[14] The point about not controlling tomorrow is discussed in greater detail at Letter to Menoeceus, Section 133. The word ἀσχολούμενος is often translated as "being without leisure"; however, it also means not having time for something, and here that "something" seems to be life itself. [back]

[16] The underyling imagery here derives from hunting: the soul is lured (δελεασθεὶς from δέλεαρ "bait") and trapped (ἐθηρεύθη, a passive form of θηρεύω "to hunt") into doing what is bad. [back]

[21] Elsewhere, Epicurus contrasts the natural and necessary desires with the unnecessary desires, not the harmful desires, although he often points out that the unnecessary desires tend to cause harm; see for example Letter to Menoeceus, Section 127 and Principal Doctrines #26 and #30. [back]

[23] Here I follow Long and Sedley in using the received text (ἀρετή = excellence or virtue) rather than Usener's widely-adopted emendation (αἱρετή = choiceworthy). The standard objection to ἀρετή is that it makes little sense to call every friendship a virtue. However, I think that "excellence" does greater justice to the pagan meaning of ἀρετή than does the Victorian-sounding "virtue", and that "every friendship is an excellence in itself" is not far-fetched in the context of ancient Greek ethics, despite the fact that it might strike us moderns as a bit strange (see also Letter to Menoeceus, Section 132). The Greek word ὠφελεία means literally advantage or aid or help, not mutual advantage; however, I think the concept of mutuality is implied by other statements that Epicurus makes about friendship, such as Principal Doctrines #31, #32, #33, #37, #38, and #39. [back]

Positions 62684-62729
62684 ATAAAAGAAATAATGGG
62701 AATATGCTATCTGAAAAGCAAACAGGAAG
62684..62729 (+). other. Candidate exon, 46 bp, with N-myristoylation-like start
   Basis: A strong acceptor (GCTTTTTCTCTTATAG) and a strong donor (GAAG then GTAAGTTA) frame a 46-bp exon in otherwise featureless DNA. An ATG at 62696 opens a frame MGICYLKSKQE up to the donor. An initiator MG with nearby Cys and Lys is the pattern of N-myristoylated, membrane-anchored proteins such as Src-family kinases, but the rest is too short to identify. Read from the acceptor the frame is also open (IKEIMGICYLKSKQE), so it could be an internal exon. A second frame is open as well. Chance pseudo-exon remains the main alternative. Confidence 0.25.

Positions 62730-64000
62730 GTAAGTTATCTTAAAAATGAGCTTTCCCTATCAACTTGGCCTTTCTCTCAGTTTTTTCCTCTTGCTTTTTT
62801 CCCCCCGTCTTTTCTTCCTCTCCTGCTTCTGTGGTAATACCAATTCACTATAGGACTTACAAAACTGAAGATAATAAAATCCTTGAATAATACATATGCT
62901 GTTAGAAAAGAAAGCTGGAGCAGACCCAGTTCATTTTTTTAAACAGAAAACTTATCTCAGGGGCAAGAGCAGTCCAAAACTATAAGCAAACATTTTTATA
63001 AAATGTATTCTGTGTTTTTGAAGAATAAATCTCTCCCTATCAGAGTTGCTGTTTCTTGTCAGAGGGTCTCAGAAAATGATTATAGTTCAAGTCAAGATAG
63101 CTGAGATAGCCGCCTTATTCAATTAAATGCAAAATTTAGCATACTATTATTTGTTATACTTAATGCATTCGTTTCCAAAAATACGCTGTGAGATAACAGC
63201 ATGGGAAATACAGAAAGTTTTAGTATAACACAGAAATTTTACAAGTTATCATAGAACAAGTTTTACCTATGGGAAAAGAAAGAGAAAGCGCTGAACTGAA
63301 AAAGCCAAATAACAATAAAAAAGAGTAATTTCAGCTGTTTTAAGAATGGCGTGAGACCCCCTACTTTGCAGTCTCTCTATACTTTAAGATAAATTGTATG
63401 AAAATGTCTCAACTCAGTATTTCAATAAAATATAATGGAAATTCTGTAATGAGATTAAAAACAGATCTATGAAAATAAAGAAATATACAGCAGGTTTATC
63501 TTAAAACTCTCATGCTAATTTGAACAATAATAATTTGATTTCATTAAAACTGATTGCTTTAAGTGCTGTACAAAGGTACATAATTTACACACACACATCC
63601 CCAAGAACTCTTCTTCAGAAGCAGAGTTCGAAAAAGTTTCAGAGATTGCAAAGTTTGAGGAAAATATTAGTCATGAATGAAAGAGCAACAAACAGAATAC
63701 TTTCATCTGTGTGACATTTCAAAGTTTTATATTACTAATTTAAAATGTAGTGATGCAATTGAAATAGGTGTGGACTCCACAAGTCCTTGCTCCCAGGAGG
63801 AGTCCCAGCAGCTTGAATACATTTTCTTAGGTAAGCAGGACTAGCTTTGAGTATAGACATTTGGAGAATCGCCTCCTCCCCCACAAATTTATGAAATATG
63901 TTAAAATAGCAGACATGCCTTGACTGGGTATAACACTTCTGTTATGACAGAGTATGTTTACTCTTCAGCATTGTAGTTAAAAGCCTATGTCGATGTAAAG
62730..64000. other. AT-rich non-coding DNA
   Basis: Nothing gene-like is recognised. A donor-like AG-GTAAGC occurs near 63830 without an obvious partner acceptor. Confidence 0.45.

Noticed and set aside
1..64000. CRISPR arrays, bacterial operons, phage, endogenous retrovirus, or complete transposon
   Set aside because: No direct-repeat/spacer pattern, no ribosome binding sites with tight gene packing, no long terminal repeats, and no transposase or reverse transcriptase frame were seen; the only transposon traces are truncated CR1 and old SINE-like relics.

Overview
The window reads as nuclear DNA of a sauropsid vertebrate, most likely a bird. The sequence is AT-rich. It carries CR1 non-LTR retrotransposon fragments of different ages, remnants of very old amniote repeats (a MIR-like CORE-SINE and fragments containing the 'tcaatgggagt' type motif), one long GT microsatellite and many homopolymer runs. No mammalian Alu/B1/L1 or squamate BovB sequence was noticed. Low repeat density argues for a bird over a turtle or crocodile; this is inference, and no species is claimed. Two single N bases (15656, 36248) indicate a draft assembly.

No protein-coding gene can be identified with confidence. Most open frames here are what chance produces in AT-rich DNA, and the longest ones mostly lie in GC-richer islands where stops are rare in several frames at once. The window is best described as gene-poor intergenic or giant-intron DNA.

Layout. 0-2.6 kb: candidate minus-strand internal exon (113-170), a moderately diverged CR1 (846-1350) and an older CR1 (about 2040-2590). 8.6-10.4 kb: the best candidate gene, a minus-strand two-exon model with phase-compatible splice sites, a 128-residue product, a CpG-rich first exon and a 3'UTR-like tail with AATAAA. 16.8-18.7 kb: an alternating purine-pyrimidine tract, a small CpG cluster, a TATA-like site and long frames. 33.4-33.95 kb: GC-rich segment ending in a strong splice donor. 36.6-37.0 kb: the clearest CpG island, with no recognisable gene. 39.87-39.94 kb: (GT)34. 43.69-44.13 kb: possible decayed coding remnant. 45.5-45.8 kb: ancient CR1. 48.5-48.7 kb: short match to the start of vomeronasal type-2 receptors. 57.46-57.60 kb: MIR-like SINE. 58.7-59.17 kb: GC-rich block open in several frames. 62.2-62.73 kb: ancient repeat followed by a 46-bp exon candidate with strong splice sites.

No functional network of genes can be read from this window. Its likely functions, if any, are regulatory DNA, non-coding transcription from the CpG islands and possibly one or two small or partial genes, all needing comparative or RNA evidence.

[28] I have translated τοὺς προχείρους ("those who are ready", here in the sense of "over-ready") as "those who grasp after" because χείρ is the word for hand. There is also a play on words in the second clause, where χάρις (grace, fortune, pleasure) is used in the sense of "delight" and in the sense of "for the sake of"; to preserve the pun, I have translated both instances using the word "pleasure". I take the meaning as related to an idea from Principal Doctrine #8: we must pay for the long-term pleasures of friendship by venturing the possibility of some short-term pain ("risking some pleasure"); see also Letter to Menoeceus, Section 129 and Vatican Saying #73. This is enlightened hedonism at its most social, if you will. [back]

[29] Because the term "natural philosophy" is somewhat outdated in English, I translate φυσιολογία as "the study of what is natural" (not "the study of nature", which today implies the physical sciences instead of what is of greatest interest to Epicurus: human nature). On Epicurean disdain for traditional Greek enculturation (παιδεία) as almost a kind of indoctrination, see Fragment #117. At Fragment #187 Epicurus also says that he has not wanted to please the many in his thinking and writing. [back]

[33] On rivalling the gods for happiness, see Letter to Menoeceus, Section 135. [back]

[34] Here Epicurus makes a pun on the Greek word χρεία (use, advantage, utility, need). [back]

[35] The word translated here as "ruin" (λυμαίνομαι) means, at root, to mistreat. The implication is that not honoring the good things you have achieved is a sign of disrespect and shows a lack of appreciation. See also Vatican Sayings #69 and #75. [back]